“Coup de filet aux Bouillouses” memories

« My first ascent of the dam dates back to 1952, when I was in a ” colo ” at Font-Romeu and we hiked up to the dam via the 3 lower lakes. I was 12 years old. Since then, I’ve not only worked there, but also fished and skied. Indeed, when we were ski-touring down from Lac le Soubiran at the foot of the Carlit, we crossed the frozen lakes and ended up at Les Bouillouses. That’s not what I’m going to tell you about, but rather a railway worker anecdote involving no rails or sleepers or Z 201 or 202, like so many others I have.

Since 1970, I’d been working on the LAC (Ligne Autonome de Cerdagne), and it was now the end of 1973.

The weather was snowy, you just had to sniff the air to feel it. Night had fallen. Only a lamp with a green shade left its mark on my desk. Outside, the platform of the Mont-Louis-La Cabanasse train station was lit by the halo of the street lamps. Lower down, La Cabanasse and its lights. Not a sound. I love these moments when, in this studious atmosphere, I can update a few files, certain that no one from any department in Béziers will make an unexpected appearance.

Wrong, the phone was ringing.

At the other end, the Mont-Louis Gendarmerie Commander, M. with whom I had a very good relationship. He knew what I was like. “ Have you got your car ? ”. In reply to my affirmative answer, he said ” |Come up ” and, when I understandably asked why, he replied laconically “Get a move on, I’ll explain later “. I entered the Gendarmerie, was invited to go to the back, and saw two officers with MATs in their hands, machine guns I’d come across in Algeria during my military service.

” You’re going to war ? “, followed by ” You’re coming with us, I’ll explain on the way, we’re going up to Les Bouillouses “.

To explain : the District was responsible for maintaining the buildings of the SNCF Holiday Centre, located in Les Bouillouses, a centre made up of various buildings left over from work to raise the dam and new constructions for the camp. Also still there were the former residences of the two village guards who’d lived there for many years, including A. P. He now lived there only in summer with his wife, who over the years had created a hotel-restaurant much loved by fishermen and walkers.

The establishment was closed in winter, and A. P. had come up from Mont-Louis for one reason or another. He spotted light in one of the buildings, a wooden dormitory sheltered in the trees, took a look around, noticed ” individuals ” and notified the Gendarmerie..

Their intervention was prompted by the fact that, according to M., roving drug labs and counterfeit money factories would set up shop and didn’t stay in one place for long.

The three cops, A P and yours truly headed for the building. The two armed policemen stood on either side of the glass door. , M. with his hand firmly positioned on his weapon, knocked…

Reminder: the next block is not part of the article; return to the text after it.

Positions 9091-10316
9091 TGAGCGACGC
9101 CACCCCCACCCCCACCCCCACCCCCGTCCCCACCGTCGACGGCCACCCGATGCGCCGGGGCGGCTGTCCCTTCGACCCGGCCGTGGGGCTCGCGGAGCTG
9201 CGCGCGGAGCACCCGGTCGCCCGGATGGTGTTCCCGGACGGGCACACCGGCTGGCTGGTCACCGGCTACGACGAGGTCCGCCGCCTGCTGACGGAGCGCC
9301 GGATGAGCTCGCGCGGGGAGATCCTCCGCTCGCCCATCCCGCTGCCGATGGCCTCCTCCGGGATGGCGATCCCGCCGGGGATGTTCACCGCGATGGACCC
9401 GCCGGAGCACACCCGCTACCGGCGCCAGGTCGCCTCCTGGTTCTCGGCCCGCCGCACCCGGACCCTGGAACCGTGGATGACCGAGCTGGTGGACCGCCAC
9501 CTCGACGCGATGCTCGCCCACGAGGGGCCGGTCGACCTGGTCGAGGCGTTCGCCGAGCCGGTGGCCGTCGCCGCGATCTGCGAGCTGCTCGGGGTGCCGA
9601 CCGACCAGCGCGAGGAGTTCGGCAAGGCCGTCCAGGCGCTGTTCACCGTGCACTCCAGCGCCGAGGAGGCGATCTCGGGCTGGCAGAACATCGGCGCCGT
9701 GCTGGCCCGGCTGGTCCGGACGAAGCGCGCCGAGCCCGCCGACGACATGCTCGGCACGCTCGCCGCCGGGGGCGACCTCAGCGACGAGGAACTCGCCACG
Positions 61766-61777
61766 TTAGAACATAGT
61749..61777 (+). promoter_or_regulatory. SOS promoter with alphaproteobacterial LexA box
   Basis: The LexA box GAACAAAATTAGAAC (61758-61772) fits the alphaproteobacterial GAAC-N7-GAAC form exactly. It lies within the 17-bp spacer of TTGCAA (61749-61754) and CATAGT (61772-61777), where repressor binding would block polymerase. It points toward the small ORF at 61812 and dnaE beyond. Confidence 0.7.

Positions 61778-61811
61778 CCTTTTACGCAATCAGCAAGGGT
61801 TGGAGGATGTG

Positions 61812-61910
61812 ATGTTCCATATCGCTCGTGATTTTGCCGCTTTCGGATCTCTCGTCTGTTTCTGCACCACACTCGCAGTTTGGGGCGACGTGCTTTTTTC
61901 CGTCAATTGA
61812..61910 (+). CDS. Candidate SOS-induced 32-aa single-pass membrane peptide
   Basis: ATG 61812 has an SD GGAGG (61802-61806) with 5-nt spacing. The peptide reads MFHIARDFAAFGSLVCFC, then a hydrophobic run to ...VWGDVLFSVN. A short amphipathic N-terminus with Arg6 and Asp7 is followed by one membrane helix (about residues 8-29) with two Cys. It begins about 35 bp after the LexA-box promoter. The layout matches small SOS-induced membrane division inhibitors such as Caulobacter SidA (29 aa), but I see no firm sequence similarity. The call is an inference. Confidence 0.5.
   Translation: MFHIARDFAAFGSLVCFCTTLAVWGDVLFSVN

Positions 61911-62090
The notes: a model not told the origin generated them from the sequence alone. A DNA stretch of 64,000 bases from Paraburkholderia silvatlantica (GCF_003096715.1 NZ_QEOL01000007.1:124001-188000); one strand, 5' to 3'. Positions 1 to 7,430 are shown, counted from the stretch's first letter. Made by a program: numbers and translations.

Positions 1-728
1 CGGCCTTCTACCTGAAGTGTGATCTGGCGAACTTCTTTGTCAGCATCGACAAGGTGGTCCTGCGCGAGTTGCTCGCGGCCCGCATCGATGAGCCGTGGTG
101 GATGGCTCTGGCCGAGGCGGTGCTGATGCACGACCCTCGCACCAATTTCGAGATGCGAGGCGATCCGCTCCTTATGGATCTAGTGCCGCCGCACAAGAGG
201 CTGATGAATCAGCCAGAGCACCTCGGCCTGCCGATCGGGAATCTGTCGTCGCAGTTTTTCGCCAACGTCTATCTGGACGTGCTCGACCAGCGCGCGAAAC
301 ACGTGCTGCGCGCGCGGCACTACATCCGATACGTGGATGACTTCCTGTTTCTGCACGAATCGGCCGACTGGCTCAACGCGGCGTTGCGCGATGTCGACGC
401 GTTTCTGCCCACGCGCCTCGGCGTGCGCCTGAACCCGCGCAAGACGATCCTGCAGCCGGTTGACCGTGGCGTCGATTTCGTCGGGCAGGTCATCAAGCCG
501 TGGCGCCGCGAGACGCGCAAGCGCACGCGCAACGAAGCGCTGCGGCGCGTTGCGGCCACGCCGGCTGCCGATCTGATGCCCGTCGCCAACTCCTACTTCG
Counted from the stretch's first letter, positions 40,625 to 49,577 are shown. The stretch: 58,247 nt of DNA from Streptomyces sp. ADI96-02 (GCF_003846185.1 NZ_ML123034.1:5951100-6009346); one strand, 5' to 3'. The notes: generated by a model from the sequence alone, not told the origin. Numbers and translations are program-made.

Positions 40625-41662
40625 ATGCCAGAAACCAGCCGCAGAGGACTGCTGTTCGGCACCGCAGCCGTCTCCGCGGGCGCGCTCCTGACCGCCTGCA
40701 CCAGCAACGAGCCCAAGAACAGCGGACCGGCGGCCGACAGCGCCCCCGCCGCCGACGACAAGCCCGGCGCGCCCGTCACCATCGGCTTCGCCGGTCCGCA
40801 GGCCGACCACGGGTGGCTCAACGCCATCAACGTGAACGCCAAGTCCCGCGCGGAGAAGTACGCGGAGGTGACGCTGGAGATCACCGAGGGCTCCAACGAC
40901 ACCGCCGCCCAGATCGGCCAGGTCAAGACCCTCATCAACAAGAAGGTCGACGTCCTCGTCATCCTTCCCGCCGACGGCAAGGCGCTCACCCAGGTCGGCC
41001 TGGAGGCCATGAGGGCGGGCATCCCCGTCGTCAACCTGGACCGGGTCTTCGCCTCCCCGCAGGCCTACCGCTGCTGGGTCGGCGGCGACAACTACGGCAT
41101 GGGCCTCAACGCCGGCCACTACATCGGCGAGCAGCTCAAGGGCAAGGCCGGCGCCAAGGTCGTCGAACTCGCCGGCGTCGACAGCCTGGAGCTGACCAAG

A.P. and I stayed out of the way, as our railway culture hadn’t trained us for this kind of thing.

A young man appeared, lamp in hand, and opened the door (locked by bolts). They were three Catalan hikers who’d planned the Carlit trip for the following day, and who, having failed to find the Club Alpin shelter, which was poorly signposted, had managed to get in through a poorly-closed fanlight. They’d settled in. In one of the rooms, they collected blankets from the beds in the building used as a dormitory in summer. Nicely ” ensconced ” and sheltered, they’d boiled water to prepare some mixture popular among hikers.

Outside, a few snowflakes were swirling around.

A short discussion between M. and A. P. led us, after collecting their identities and warning our three mountaineers that another visit would be made later, to let them sleep there.

We returned to A.P.’s place, where he offered us a drink.

A vehicle stopped.

C.‘s taxi from Mont-Louis brought three passengers. Catalans themselves, they were also considering the Carlit the following day, but were planning to camp. They asked about the best sheltered spot.  A. P. told them.

A quick look with M. The only decent thing to do was suggest they join their compatriots. M. got their identities and took them to the dormitory.

Our good deed for the day was done. The beer was cold.

This was my only act of war in my life. And I’m delighted. “

Dunyach Joanpere

District Manager from 1970 to 1974

Interview with Joanpere Dunyach to find out more about his career : “ Back then, it was called Ligne Autonome de Cerdagne « LAC ». The SNCF’s regional head office was in Marseille. There were 4 “arrondissements”, including ours in Béziers and a section in Perpignan. This covered the whole department except for the Cerdanya line. The depot manager was responsible for everything from Villefranche-de-Conflent to Latour-de-Carol, and the workshop had almost 150 workers (painters, turners, milling machine operators, electricians…).

I was responsible for the track, 63 level crossings, 600 engineering structures … both large and small. There are some magnificent viaducts that no one has heard of out in the wild.

I also looked after the buildings and the SNCF Holiday Centre at Les Bouillouses. The Bones Hores were built for the 1968 Olympic Games (Mexico City). This is also where they created the Lycée Climatique for athlete training.

Then, in 1975, I was attached to the Perpignan section when the LAC’s autonomous management was broken up. ” »

Bouillouse Reservoir – Altitude 2,000 metres – View of the Dam at the end of August 1907© Coll._François_Weinberg – Coll._François_Weinberg

Récit Souvenir